TMJ Boston

Description

Dr. Gerald Maher is Dental Associates of New England's TMJ and facial pain specialist. If you suffer from pain due to temporomandibular joint disorder, it is of utmost importance that you visit a specialist like Dr. Maher who has seen many cases and can determine the best care plan for you. High-tech equipment at our Boston office allows Dr. Maher to evaluate each patient's case and determine the root of his or her problem.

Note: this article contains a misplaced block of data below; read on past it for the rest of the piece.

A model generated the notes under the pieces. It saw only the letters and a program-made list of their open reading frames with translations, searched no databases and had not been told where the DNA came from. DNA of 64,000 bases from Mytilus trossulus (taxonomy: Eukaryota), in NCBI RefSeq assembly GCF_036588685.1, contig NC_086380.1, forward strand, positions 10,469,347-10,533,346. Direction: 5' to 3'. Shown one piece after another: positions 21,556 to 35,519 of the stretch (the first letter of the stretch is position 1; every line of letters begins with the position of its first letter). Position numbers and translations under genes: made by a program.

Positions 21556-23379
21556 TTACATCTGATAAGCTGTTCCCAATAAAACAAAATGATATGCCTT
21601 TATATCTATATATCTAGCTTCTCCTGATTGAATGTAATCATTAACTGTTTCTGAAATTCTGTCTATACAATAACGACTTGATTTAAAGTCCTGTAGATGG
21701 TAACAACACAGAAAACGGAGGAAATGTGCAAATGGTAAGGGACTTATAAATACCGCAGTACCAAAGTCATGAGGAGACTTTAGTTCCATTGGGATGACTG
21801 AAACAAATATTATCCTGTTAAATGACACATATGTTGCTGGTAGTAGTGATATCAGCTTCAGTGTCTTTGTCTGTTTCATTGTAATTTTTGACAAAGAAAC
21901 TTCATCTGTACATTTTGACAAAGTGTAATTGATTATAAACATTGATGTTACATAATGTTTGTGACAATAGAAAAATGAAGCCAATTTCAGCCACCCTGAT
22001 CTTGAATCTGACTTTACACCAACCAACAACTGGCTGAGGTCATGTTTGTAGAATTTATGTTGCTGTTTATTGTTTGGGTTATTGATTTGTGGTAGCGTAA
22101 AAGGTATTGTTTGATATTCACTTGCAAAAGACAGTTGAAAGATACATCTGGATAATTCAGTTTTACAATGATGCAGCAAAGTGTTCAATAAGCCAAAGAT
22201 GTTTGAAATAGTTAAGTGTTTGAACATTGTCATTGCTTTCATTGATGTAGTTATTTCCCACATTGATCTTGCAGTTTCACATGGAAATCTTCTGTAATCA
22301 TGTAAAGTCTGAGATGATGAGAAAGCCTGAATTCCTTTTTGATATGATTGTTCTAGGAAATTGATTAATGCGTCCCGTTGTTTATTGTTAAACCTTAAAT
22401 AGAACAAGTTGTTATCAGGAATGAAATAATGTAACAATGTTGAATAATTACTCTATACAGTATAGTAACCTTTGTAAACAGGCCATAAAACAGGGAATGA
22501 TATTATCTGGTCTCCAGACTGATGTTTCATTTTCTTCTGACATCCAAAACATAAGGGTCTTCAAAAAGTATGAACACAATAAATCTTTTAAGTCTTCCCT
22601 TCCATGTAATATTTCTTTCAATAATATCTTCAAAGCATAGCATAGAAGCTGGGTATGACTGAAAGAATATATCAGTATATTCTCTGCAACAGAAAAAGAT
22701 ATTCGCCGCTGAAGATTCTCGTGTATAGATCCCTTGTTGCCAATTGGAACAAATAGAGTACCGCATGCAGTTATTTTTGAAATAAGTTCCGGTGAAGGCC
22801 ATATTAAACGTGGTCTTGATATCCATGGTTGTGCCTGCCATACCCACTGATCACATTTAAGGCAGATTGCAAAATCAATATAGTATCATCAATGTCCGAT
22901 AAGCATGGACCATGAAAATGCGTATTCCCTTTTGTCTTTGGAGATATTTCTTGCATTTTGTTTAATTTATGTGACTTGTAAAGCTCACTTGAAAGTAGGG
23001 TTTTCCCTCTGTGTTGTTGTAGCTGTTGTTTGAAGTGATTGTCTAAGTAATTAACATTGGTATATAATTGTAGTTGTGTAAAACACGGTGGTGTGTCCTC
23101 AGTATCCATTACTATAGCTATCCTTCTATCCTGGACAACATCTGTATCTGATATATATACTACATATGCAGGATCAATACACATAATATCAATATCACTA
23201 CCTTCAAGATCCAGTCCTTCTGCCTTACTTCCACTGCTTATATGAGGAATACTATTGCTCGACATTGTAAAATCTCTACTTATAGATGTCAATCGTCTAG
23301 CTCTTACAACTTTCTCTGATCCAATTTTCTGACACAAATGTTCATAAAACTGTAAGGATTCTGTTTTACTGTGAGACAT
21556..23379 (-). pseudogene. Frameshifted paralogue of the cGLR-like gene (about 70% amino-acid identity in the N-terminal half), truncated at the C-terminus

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My name's Gerald Maher; I'm a TMJ Facial Pain Specialist for Dental Associates in New England. I have been the TMJ specialist at Dental Associates for the past 14 years. I originally started my training in temporomandibular joint dysfunction in 1976. I was the first doctor in New England to pass the fellowship exam of the American Academy of Facial Pain in 1986, and have specialized in facial pain, headaches, and TMJ since 1976. Typical signs and symptoms of temporomandibular joint problems are the following: Headaches, facial pain, tightness in your muscles. Those would all be symptoms; they're subjective. Various signs of TMJ problems would be clicking/popping in your jaw, limited opening in your jaw. If you have clicking and popping in your jaw, there is a disk problem in your jaw joint. When you're thinking about TMJ problems, think of a joint like your knee, your elbow, your wrist. If you have pain in your wrist, you know there's something wrong with the wrist joint, if you have pain in the jaw or an earache, because one of the nerves that innovates the ear also innovates the temporomandibular joint, then in all probability, there is swelling in the temporomandibular joint. If you put your finger through your external auditory meatus in your ear, bring your teeth together and you can feel a clicking with your finger, you can feel the [inaudible: 01:43] bounce off your finger, in all probability, you have a temporomandibular joint problem. When we look at diagnoses of temporomandibular joint problem, it has various causes for it. The first cause would be genetics. If in fact your mom or your dad has a temporomandibular joint problem, in all probability, this has been passed on genetically to the child, to the sibling. The second reason for a temporomandibular joint problem would be instability in the dentition in your teeth. You need to have a full complement of teeth, you need these teeth to be correctly positioned in the jaw, and you need them not worn down. Many TM joint patients grind their teeth, especially at night. This wears down the dentition, flattens out the dentition, and hurts the temporomandibular joint. Another reason for TMJ problems is accidents, car accidents, whiplash, football injuries, blows to the head and neck; this will cause a disruption in the temporomandibular joint. The big key to understand is the TMJ is a joint, just like any other joint in your body. You can get swelling in your ankle; you can get swelling in your temporomandibular joint. You can roll your ankle; you can dislocate your temporomandibular joint. If in fact your ankle is unstable, you need to wear a brace on it. If your temporomandibular joint is unstable, you need to wear a brace on your teeth to stabilize the joint. The device that I use to stabilize the temporomandibular joint is this. This is called a Maher Guard, and this is a patented process that I designed with the New England Patriots. What we designed this for is to stabilize the temporomandibular joint, and we found that we were radically cutting down on concussions because we were putting the jaw in the correct position with the temporomandibular joint, and any blow you would receive to the front of the face would be dissipated by this orthotic. I've done research with the Hershey Bears hockey team. 2008, they had 48 concussions. In 2009 and 2010, the entire team was fitted with this orthotic; they had a grand total of 8 concussions in the 2 years. That's a reduction of 86% on concussions by just wearing this device, eliminating the glass jaw in the patient. There are various treatments available to temporomandibular joint dysfunction. The big key on the treatment is to make the correct diagnosis. If in fact you have someone with a muscular problem, you would want to refer them for chiropractic care, physical therapy heat, and probably a muscle relaxer. If in fact you have someone who has an internal joint problem, then you want to fit them with an orthotic or a mouth device that stabilizes the temporomandibular joint.

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